So you’ve decided to set up your own business. Firstly congratulations!

We understand the guts it takes to set out on your business venture and if you’ve not done this before, or maybe not been advised well in the past, this can be a little daunting.

At Insight Finance Solutions we really love working with people who are just starting out on their first business ventures. We believe it is always a good thing to be proactive and start your business on the right foot with good healthy finance habits.

So let’s start with this very important question;


Should I set up as a company or as self employed?


This is one of the most common questions we get asked, so what’s the difference? Here’s a run down of the key points to know:



Self employed

Key point: you and your business are the same thing i.e. there is no legal separation



The easiest solution on start up because it’s easier to understand:

– you’re taxed under ‘income tax’ i.e. the same way as employment earnings so it’s more familiar
– it’s cost effective as there are fewer set up costs outside of those directly related to your business e.g. equipment, premises etc
– there is less compliance i.e. you only get to register and comply with HMRC, most people can also complete their own personal tax return, or the costs of an accountant doing so are relatively low
– it’s easy to pay yourself from the business as you and the business are the same thing so all business assets e.g. cash and equipment belong to you



It’s not the most tax efficient structure, i.e. you are likely to pay more tax than if you were a company as you will be taxed on the total profits made by the business, regardless of how much you actually
pay yourself. Plus the tax rates are slightly higher than those of a company.


Because you and your business are the same thing, if the business is sued your personal assets e.g. house, car etc are at risk



Limited Company

Key point: you and your business are two separate legal entities



The company pays tax on it’s profits under ‘corporation tax’ and you will continue to pay tax personally under ‘income tax’ but only on what you are paid by the company, not the full company profits as with self employment:
– tax rates are lower for both the company and you personally so it is a more tax efficient particularly for self
– employed people who are paying tax at the higher rate as you and your business are separate, your personal assets are not at risk. If the business is sued, the amount it can be sued for is ‘limited’ to the assets of the company.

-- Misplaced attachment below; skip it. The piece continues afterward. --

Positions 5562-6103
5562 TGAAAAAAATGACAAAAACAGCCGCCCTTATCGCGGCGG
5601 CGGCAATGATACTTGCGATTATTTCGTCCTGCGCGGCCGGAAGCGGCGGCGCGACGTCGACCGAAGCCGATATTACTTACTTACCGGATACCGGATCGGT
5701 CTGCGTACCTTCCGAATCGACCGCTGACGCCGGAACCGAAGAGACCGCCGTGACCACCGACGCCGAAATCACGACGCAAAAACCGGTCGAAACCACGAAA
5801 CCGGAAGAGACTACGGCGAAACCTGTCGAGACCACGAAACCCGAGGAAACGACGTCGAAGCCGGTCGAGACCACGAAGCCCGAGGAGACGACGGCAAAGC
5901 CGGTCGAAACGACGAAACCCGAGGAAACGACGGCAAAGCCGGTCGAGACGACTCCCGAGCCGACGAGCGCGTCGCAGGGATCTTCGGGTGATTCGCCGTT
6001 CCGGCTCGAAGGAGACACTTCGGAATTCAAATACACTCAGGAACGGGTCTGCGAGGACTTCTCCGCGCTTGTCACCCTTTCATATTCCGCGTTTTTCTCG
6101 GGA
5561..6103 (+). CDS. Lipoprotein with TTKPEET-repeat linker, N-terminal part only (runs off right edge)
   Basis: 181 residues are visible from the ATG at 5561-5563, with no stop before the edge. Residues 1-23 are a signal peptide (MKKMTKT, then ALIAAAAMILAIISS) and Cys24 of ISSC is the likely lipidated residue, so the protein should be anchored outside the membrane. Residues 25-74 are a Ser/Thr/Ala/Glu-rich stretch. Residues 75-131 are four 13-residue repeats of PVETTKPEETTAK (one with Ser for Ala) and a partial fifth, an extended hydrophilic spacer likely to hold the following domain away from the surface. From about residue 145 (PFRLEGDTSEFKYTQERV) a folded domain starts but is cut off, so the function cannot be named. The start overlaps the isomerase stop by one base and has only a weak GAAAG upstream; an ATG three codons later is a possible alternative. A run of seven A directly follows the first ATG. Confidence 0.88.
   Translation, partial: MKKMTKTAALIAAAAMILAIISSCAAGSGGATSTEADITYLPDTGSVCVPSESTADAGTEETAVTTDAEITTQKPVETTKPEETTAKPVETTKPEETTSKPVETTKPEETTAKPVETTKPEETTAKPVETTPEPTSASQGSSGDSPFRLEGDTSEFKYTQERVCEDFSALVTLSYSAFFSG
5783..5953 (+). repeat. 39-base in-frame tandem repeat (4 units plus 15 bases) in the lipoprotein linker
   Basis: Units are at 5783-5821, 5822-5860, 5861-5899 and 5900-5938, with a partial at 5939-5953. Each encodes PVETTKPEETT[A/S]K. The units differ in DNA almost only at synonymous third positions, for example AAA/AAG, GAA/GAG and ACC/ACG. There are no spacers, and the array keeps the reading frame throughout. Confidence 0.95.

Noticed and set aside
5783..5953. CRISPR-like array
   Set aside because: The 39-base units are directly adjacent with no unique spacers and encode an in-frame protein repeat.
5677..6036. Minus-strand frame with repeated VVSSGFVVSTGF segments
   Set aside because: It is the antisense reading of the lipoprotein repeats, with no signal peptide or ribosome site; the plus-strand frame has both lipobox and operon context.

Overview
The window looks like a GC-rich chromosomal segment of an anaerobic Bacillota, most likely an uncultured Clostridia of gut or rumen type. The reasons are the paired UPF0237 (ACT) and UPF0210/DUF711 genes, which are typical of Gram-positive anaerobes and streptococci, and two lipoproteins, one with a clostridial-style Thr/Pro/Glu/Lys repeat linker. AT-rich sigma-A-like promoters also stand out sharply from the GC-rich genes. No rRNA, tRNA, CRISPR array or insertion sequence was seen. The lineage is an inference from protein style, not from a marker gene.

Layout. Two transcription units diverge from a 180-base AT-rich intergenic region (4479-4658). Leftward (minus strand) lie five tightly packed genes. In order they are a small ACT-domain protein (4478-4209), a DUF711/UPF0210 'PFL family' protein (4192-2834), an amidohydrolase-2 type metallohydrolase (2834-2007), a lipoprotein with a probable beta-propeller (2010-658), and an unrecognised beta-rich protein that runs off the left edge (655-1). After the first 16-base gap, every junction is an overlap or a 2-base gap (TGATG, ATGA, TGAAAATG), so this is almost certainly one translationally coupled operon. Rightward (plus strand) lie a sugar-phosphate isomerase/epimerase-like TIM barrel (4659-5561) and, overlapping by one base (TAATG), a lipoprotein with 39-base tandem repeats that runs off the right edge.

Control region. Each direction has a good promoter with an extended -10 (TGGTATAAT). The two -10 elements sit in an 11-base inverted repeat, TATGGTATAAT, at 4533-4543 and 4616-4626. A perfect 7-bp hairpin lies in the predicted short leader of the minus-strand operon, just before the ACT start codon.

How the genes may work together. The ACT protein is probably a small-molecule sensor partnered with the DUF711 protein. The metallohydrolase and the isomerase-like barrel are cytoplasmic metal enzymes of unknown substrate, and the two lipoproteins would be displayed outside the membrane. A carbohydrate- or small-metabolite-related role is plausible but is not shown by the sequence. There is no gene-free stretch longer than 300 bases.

Compliance and cost:
– as the business is a separate entity, a ‘company’ it is required to be registered with Companies House.
Getting the company set up and registered can incur fees.
– information about the company is publicly available and can be accessed by anyone at anytime from the
Companies House website, this includes finance information.
– getting the structure of the company right from the outset is important and requires some guidance as future changes can be costly to make.
– company accounts are prepared in accordance with international accounting standards meaning they are
more complex (and costly) to prepare. A qualified accountant will be required to prepare and submit them.
– there are additional costs as two sets of accounts and tax returns get to be prepared and submitted: one set for the company and one set for you personally
– the money earned by the company belongs to the business and therefore isn’t yours to take as you please. A conscious payment structure is required.




Setting up as self employed is the easiest solution on start up because it’s easier to understand, more cost effective and there is less compliance.


The caveat is if you are in a particularly ‘risky’ industry e.g. construction, making children’s playground equipment etc where the risk of being sued is potentially higher. In which case the protection of a limited company would be beneficial from the beginning.


Most people start as self employed as it’s simply less overwhelming and more cost effective. It also gives you chance to get used to running a business and a much easier exit strategy if you decide it’s not for you.


On a day to day basis, very little is different, the main differences are to do with compliance and responsibility (most of which is just admin) accountancy costs and how to pay yourself from the business to which there are very simple solutions!


The natural progression is to then ‘incorporate’ i.e. start trading your business through a company, once it has grown, you have built up confidence and the tax savings become even more beneficial.


We promise you that the difference between being a sole trader and running a company might feel massive but it doesn’t have to be hard! It just requires more awareness and understanding and having some experience of running a business is definitely beneficial.


Need Some Support Building Proactive Business Finance Processes?


If you’ve just set up as a sole trader or are a recent limited company and you’d like some advice on putting the right financial processes in place, why not arrange a call with us? It’s an informal chat on the phone or video call. We’ll chat about your business, how you manage cashflow plus processes or software already in place and see if we can work together to make finances stress free.



Useful links

HMRC—Self employed
HMRC—Setting up a company

Companies House